The president of the U.N. General Assembly has circulated the first draft of a plan for remaking and strengthening the United Nations.
The document is intended as the basis for a debate leading up to a September summit at which world leaders will be asked to approve a wide-ranging package of reforms.
The assembly document sidesteps the most contentious issue facing the assembly.
With the world body due to celebrate its 60th anniversary this year, Secretary-General Kofi Annan challenged its 191-member states in March to update the organization.
“The cause of larger freedom can only be advanced if nations work together. And the United Nations can only help if it is remolded as an effective instrument of their common purpose,” Mr. Annan says.
Mr. Annan called for some of the broadest reforms in U.N.’s history. Among them are enlargement of the Security Council, fixed rules for waging wars, a stronger human rights body, as well as revamping the U.N. bureaucracy.
He summoned world leaders to a 60th anniversary summit, and told them to come prepared to makes changes in the way the organization works.
“This hall has heard enough high-sounding declarations to last us for some decades to come,” Mr. Annan says.Â
“We all know what the problems are, and we all know what we have promised to achieve. What is needed now is not more declarations or promises, but action to fulfill the promises already made.”
The document presented by General Assembly President Jean Ping of Gabon Friday, June 3, contains lofty goals.
They are aimed at making the U.N. more efficient, open and accountable after a year of scandals over the Iraq oil-for-food program and sex abuse by U.N. peacekeepers.
But the proposal sidesteps the most contentious issues facing the membership, including Security Council enlargement, defining terrorism and guidelines for using force
The question of expanding the Security Council is already threatening to wreck the entire process.
The most popular expansion plan would create six new permanent Council seats and four additional non-permanent seats.
Its main backers, Brazil, India, Germany and Japan, known as the G-four, are pushing for a General Assembly vote on the plan this month as part of a strategy that would have them named permanent Council members as early as September, along with two African countries.
China’s U.N. Ambassador Wang Guangya last week called the G-four proposal “dangerous”. He said forcing an early vote on the measure could split the U.N. membership and derail the entire reform process.
Speaking to Voice of America, Ambassador Wang said there is too little time between now and September to consider such an important decision.
“I think there are many good points in other formulas. I think that’s why we need more time to discuss a good formula,” Mr. Wang says.
The United States is also cool to the G-4 proposal. Washington has endorsed Japan’s candidacy, but has made no commitment on the others.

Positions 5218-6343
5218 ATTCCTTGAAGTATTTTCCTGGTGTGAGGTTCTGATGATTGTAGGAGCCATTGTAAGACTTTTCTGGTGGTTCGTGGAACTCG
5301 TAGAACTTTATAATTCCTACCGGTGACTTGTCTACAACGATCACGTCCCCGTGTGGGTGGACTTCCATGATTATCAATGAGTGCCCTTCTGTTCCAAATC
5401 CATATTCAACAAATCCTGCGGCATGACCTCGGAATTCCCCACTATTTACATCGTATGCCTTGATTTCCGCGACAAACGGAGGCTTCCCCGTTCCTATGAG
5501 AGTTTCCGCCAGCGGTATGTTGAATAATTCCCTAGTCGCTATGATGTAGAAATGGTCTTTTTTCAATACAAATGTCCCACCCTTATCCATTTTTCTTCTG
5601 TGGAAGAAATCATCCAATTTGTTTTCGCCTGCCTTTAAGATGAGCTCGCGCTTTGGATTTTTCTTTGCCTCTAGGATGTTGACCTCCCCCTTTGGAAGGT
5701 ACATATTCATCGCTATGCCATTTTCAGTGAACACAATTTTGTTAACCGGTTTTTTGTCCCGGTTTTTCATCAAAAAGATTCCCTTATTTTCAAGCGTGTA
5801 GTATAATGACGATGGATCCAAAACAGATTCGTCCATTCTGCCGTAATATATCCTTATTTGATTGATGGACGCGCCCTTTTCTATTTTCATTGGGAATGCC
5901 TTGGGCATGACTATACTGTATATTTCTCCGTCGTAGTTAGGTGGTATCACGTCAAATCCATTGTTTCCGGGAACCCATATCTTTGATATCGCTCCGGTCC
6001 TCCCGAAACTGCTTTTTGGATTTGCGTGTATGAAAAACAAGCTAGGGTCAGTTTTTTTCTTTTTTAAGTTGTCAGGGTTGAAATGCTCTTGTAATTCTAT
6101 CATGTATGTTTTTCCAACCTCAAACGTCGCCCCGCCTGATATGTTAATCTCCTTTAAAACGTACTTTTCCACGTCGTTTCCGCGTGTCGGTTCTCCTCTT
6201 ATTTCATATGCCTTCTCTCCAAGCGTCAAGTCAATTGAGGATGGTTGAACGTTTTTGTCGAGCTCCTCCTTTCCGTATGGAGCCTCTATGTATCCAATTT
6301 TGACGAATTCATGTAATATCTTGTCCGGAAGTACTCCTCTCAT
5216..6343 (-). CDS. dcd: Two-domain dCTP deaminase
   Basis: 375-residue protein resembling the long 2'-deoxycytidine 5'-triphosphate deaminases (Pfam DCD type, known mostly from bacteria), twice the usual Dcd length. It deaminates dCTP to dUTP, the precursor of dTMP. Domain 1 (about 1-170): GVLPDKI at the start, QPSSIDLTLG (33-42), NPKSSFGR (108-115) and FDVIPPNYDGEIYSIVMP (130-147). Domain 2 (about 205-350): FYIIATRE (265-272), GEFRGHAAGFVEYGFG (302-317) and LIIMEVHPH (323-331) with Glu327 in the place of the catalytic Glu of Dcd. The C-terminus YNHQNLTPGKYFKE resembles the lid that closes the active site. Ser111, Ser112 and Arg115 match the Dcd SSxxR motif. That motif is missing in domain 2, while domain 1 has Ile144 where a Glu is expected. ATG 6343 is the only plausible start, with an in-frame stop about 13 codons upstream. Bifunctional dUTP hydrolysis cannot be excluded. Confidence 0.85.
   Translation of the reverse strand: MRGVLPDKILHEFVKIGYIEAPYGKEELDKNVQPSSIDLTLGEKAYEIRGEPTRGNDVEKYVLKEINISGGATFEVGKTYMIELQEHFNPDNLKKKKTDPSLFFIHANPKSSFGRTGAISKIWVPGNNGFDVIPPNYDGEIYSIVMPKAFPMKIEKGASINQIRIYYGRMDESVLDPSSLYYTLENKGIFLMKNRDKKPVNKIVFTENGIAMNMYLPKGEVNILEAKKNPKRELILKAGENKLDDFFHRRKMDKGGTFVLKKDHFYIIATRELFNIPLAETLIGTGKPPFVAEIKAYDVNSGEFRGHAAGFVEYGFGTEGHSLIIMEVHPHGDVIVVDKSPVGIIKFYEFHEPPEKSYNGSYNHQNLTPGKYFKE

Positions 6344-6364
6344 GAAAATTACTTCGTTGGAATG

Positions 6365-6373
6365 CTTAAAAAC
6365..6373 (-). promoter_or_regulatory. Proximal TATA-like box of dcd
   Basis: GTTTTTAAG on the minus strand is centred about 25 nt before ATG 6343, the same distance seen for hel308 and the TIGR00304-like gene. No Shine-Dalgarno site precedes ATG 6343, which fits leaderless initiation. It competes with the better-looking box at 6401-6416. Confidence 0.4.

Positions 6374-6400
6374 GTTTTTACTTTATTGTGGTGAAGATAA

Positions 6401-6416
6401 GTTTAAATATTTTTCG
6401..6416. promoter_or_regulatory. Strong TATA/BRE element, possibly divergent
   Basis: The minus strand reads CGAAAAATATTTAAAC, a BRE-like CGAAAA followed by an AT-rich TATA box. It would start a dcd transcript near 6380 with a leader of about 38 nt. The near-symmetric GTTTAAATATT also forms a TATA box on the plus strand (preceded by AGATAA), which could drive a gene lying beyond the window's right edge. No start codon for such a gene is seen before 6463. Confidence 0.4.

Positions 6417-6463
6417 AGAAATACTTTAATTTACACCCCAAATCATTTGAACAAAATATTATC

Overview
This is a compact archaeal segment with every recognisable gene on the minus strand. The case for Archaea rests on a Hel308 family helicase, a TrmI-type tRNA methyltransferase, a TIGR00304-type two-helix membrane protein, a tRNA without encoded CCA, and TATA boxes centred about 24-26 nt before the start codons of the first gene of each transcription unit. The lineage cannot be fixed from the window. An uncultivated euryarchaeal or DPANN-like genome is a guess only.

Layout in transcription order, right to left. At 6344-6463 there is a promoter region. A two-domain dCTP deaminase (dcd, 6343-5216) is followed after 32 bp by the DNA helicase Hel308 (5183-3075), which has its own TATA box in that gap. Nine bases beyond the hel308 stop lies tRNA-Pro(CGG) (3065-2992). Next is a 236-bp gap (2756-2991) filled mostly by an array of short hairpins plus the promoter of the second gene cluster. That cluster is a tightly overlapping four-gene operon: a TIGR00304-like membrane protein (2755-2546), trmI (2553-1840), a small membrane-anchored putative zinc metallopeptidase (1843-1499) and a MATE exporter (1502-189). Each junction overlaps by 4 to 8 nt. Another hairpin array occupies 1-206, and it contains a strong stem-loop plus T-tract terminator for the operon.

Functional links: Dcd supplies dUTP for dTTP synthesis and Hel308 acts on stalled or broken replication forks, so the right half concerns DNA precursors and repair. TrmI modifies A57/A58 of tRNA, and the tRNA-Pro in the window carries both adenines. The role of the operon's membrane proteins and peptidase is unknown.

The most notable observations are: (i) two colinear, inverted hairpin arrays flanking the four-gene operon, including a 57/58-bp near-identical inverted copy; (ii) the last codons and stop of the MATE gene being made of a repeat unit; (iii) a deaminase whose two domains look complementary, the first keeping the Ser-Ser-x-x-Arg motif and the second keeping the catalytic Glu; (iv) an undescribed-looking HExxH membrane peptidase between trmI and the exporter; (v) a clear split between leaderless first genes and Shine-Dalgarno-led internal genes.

G-four ambassadors express confidence they have the backing of two-thirds majority, or 128 countries necessary to win approval of their plan in the General Assembly.
But German Ambassador Gunther Pleuger says intense negotiations are under way in hopes of avoiding a damaging split.
“The G-4 has put on table a clear-cut proposal for a draft resolution, but there are several other proposals on the table, quite a few, and we want to find out what the status of all of these proposals is, and whether there is a possibility of agreement,” Mr. Pleuger says.
Ambassador Pleuger said the G-four countries are determined to push for a vote on expansion in the next few weeks.
But even if the assembly approves the creation of new permanent seats, the current permanent members still have an effective veto. The legislatures of all five permanent members must ratify any change in the U.N. charter.
German and Brazilian diplomats have said they hope a strong vote of support for their plan will isolate opponents and force them to give in to the enlargement plan. But opponents, led by veto-wielding China, show no sign of budging.
The stage is set for months of hard bargaining in advance of the September summit, leading many U.N. diplomats to conclude that the U.N. reform will once again prove impossible.
Still, General Assembly President Jean Ping says he remains optimistic that a workable compromise can be found.
“I can assure you that nothing is impossible,” he says.
Diplomats involved in the negotiations say dozens of meetings are planned in the coming days on various aspects of the overall document, both in New York and in capitals.
The outcome of these talks will determine the relative success, or failure, of the September summit.
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